We hear it ever so often. You need to have a Plan B, a contingency plan, a “what if” plan.

However, take a look at all the times you created a Plan B. Did you ever end up using it?

Maybe yes and maybe no, but once you choose to create a backup plan, the odds of the first one succeeding are skewed towards failure for the following reasons:

Plan B’s produce indecisiveness

Will Smith once said, “There is no need for a Plan B as it distracts from a Plan.” The very moment you create a contingency plan you are being indecisive. Indecisive in your goals, your life plan, your career, your personal life, or whatever path you are creating that plan for. A Plan A’s effectiveness will never be truly realized unless you are decisive and determined to achieve it despite any odds. The moment you organize a second plan, you are saying to the universe, I have not fully decided on Plan A. As mentioned in previous articles, success in anything is driven by definitive and direct goal setting. When you meander between a Plan A and B, you are showing indecisiveness, your inability to make decisions, and your lack of belief in your own goals.

Plan B’s create doubt

A Plan B in and of itself immediately raises doubt about Plan A. You cannot expect for Plan A to fully materialize if you are cynical about its success. It is like going to the gym every week to get a 6 pack (Plan A), but then say if you cannot get a 6 pack you will settle for just a flat stomach (Plan B). Right there, you just kicked your Plan A right in the fucking balls. Decisiveness mixed with affirmation is imperative to the fruition of your goals. The moment you raise a question mark, you are saying “I am not sure,” “I am not prepared to do what it takes,” “I will settle for less.” Doubt is a production of negativity which when combined is almost a certain derailing of your ultimate goal.

Mokokoma Mokhonoana

The best fights are those fought by those without a Plan B

This is what you should do…

Instead of Plan B’s; Create Plan A’s and Sub-Goals Within Them

If you really look at it, the moment you switch from a Plan A to a Plan B, you are denoting a failure or alteration of sorts to your original goal. Therefore, creating sub-goals within your Plan A will prevent you from needing a Plan B.

Example

My Plan A: I start a website and my goal is to reach a million readers in the first 3 years, and upon reaching the million, I will write a book about “How I Reached a Million Readers in 3 Years.” However, the 3 year mark is quickly arriving and I have only reached 600,000. My Plan A sub-goal upon starting the website was that if I had not reached the million in the allotted time, I would do a 30 minute video on how I reached whatever number instead of writing a book. Therefore, I will create a YouTube video titled “How I Reached 600,000 Readers in 3 Years.” If you really look at that example (as stupid as it might be), my sub-goal is just an extension of my Plan A. When you create your Plan A’s, create different goals within that plan. Therefore, at each marker you are still working towards your ultimate Plan A goal. So just like in the website example above. I might not have reached the desired 1 million in 3 years, but I created a sub-goal within my original plan to say if I do not reach the 1 million in this time, I will do this. But, eventually my aim is to still reach the 1 million, I will just have to extend the time it will take to do so. Which is totally different from having a Plan B. Creating a Plan B is basically saying you will never reach the million.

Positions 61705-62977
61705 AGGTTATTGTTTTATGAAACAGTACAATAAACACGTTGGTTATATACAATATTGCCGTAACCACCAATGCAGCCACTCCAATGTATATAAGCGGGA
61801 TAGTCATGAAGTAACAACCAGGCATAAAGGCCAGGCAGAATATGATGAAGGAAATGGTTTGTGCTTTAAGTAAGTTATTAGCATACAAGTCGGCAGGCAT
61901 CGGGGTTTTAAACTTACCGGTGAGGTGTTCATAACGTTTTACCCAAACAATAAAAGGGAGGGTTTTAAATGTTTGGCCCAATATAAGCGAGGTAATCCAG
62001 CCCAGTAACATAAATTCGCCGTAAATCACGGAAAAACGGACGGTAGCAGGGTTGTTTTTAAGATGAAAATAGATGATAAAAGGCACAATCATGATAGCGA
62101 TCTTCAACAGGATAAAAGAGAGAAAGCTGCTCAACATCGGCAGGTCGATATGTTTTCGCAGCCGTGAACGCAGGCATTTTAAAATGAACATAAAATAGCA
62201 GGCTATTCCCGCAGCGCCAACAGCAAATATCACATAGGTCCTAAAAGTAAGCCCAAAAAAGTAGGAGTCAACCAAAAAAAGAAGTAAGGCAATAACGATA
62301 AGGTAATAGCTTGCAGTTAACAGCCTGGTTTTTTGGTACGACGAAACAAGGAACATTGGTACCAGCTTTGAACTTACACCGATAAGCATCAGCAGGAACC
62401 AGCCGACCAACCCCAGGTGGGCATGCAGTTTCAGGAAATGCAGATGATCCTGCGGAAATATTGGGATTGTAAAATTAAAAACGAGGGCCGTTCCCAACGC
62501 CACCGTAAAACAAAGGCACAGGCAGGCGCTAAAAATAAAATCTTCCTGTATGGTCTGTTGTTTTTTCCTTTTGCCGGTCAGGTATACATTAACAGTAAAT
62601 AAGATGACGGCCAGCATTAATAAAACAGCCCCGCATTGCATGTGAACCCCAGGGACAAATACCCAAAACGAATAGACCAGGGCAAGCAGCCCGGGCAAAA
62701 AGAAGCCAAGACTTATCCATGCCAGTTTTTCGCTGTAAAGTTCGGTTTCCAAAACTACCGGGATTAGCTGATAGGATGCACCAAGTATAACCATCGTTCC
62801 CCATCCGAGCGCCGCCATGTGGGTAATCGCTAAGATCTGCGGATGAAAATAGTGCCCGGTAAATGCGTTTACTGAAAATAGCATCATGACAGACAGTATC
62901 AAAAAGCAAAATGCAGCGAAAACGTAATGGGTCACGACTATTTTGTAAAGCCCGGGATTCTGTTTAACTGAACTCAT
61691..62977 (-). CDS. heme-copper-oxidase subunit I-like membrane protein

In the example above, my Plan A would look like this:

PLAN A

Create a website and work to reach 1 million readers within 3 years. Write and publish a book about how I achieved this feat upon doing so.

  • If anything under 1 million readers at the 3 year mark, create a 30 minute YouTube video instead stating how I reached that number
  • Etc. etc.

[N.B. I hope you are able to understand the bullshit I am spewing out. It is the best example I could think of in the moment. My writing may not be the best lol.]

Stop creating Plan B’s and start putting all your efforts, determination, positivity and productivity into your Plan A’s. You will see the difference it makes.

Do you create Plan B’s?


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One Love,

Dave Anthony

Posted by:Dave Anthony

I am a Jamaican born Entrepreneur living in the United States. Adventurous, writer, weird, down to earth. Here I write about interesting stuff that educates, thrills and influences.

6 replies on “If You Create a Plan B; You’re Going to Need It

  1. keep planning. Your article made me think. It may not be what you were trying to relay, but it sounded like the plan b that you came up with was not a plan but a settling if it didn’t turn out. why not try for building legs for example to your example. or if for scenerio sake you do yoga at home if the gym doesn’t work? what do you do when the unexpected happens? I think you are trying to say more. if you touch on this again i’d like to hear about it.

    Liked by 1 person

    1. Plans are important to our life goals. They are like landmarks we create along our life’s path. Sometimes our initial plans (Plan A’s) do get thrown off track and we have to iterate. I used to do Plan B’s too, but I am starting to realize that as mentioned in the article, you are putting doubt in your original idea when you do. However, I understand where you are coming from.

      Liked by 1 person

      1. Crises situations only! We’re on the same page with not changing your destination. You might have to steer your plan but it doesn’t mean you have to completely change it. Good stuff Mr. “the UnSchool” πŸ‘ŒπŸ½

        Liked by 1 person

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